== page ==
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​Scammers are targeting Cash App users with fake ‘free-money’ giveaway campaigns

​Scammers are targeting Cash App users with fake ‘free-money’ giveaway campaigns
  • These scammers are using the same hashtags that are used by Cash App’s legitimate campaigns.
  • When it comes to Cash App scams on YouTube, these scammers use YouTube to promote 'money generators' or 'cash app’ hacks instead of running fake Cash App campaigns.

What is the issue?

Cash App payment service conducts marketing campaigns that offer cash rewards, on social media platforms such as Twitter or Instagram, under hashtags similar to #CashAppFriday and #SuperCashAppFriday. Scammers are taking advantage of this and are targeting Cash App users with fake giveaway campaigns.

More details about this fake ‘cash reward’ campaign

Researchers from Tenable noted that these scammers are targeting Cash App users on Twitter, Instagram, and YouTube with fake ‘free money’ giveaway campaign by tricking the users into sending small amounts in return for a big amount, sometimes even ten times higher.

  • These scammers are using the same hashtags that are used by Cash App’s legitimate campaigns.
  • They are also posting images with transactions allegedly from winners, in inorder to lure victims into sending amounts.
  • Scammers also accept prepaid or gift cards are as an initial payment.
  • Researchers also noted that these scammers are asking the victims to sign up for services with a provided referral code, that offers money in return.
  • However, these are mere scams and the victims will never get any cashback or a reply from the scammer.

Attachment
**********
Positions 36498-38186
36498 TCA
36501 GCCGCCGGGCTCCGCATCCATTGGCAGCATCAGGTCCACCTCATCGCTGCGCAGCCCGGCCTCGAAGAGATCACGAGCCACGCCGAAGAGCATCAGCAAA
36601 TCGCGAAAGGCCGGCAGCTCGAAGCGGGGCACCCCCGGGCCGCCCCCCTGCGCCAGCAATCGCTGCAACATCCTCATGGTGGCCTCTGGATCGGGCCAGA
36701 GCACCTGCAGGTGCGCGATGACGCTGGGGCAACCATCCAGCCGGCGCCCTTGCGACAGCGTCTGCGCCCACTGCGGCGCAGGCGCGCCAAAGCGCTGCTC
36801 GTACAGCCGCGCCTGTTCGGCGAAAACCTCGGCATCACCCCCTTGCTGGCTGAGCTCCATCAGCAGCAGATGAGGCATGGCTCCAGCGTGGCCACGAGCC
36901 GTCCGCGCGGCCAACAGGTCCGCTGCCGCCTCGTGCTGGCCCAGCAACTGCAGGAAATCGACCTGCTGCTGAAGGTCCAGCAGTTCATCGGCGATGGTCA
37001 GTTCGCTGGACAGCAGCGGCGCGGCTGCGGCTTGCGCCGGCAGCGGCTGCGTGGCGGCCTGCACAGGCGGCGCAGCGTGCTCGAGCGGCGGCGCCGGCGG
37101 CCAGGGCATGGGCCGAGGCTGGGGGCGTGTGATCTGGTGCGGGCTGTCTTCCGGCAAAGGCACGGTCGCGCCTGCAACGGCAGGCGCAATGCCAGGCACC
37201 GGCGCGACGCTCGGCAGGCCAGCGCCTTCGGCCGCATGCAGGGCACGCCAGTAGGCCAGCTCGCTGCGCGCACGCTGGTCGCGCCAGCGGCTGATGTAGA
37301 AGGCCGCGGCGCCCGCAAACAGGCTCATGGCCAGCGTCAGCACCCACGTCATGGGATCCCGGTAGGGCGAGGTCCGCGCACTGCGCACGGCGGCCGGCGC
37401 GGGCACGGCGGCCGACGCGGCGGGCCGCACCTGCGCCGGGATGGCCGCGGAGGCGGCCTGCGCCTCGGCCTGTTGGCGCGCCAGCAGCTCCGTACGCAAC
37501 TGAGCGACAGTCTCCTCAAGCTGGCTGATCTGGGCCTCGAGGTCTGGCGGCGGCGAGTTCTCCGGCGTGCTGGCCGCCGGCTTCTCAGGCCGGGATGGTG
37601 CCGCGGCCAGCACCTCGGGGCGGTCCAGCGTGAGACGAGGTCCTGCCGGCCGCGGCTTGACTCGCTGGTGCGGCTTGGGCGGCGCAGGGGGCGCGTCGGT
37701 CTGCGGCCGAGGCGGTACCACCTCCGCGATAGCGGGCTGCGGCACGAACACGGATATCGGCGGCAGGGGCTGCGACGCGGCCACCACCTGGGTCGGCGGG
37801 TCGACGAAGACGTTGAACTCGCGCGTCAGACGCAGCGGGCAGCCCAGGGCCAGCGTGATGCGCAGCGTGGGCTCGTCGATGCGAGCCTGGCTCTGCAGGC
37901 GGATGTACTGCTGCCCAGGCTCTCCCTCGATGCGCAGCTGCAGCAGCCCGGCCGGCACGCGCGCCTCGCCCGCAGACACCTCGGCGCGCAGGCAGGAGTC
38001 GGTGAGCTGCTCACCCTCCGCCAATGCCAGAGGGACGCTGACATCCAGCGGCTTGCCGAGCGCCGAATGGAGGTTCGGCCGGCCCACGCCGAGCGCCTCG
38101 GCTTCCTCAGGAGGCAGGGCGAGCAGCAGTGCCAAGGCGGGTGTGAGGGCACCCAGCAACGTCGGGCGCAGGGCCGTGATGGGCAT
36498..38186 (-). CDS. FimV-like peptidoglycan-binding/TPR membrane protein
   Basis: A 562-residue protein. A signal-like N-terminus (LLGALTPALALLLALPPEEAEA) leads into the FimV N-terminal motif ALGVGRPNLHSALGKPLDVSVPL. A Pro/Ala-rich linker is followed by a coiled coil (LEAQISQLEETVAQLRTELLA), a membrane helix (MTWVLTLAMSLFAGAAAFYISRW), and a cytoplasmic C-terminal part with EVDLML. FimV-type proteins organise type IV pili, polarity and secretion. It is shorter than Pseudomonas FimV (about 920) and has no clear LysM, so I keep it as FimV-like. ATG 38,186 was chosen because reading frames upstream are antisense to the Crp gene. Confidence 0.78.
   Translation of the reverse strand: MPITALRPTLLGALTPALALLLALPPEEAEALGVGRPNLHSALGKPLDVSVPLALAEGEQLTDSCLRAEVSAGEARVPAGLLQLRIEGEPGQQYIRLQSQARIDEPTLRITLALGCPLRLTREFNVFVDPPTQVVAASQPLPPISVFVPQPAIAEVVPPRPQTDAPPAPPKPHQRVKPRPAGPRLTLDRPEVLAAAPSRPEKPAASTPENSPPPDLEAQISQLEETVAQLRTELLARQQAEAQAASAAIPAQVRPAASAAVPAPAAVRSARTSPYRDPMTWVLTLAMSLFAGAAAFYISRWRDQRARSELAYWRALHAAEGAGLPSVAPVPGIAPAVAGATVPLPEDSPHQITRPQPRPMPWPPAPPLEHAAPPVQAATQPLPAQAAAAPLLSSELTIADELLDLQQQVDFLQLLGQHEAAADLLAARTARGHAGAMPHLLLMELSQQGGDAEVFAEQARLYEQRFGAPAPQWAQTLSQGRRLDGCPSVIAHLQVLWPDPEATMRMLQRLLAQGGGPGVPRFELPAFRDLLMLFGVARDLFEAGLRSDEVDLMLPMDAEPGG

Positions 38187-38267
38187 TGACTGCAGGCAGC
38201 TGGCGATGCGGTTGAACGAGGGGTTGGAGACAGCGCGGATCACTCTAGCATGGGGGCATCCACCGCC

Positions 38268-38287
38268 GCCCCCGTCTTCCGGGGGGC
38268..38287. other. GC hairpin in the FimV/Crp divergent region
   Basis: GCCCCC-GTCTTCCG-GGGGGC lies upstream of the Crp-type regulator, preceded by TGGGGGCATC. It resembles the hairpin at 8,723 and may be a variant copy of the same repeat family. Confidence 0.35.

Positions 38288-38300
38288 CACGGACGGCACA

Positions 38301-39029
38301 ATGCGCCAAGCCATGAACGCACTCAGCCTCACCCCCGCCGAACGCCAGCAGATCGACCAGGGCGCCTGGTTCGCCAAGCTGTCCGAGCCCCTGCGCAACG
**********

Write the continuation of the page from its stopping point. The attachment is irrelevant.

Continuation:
A different trick used in YouTube

When it comes to Cash App scams on YouTube, these scammers use YouTube to promote 'money generators' or 'cash app’ hacks instead of running fake Cash App campaigns.

  • Users searching for certain keywords relating to ‘free money’ or ‘Cash App leads’ to videos claiming to promote hacks to get free money on Cash App.
  • The videos instruct viewers to go to a certain website that purportedly offers a top-up service where users can choose an amount to be delivered to their account.
  • The websites may be focused on Cash App, requiring the users to “search” for the Cash App page.
  • The websites then redirect the victims to a page that asks them to install mobile games and play for a specific amount of time.
  • After completing these steps, the websites claim the users will receive the requested amount.

“The video creators have doctored the video to show their Cash App incrementing the value of their available funds or merely increasing the money on the screen to make it appear as though the generator worked and they received the money they requested,” researchers noted.

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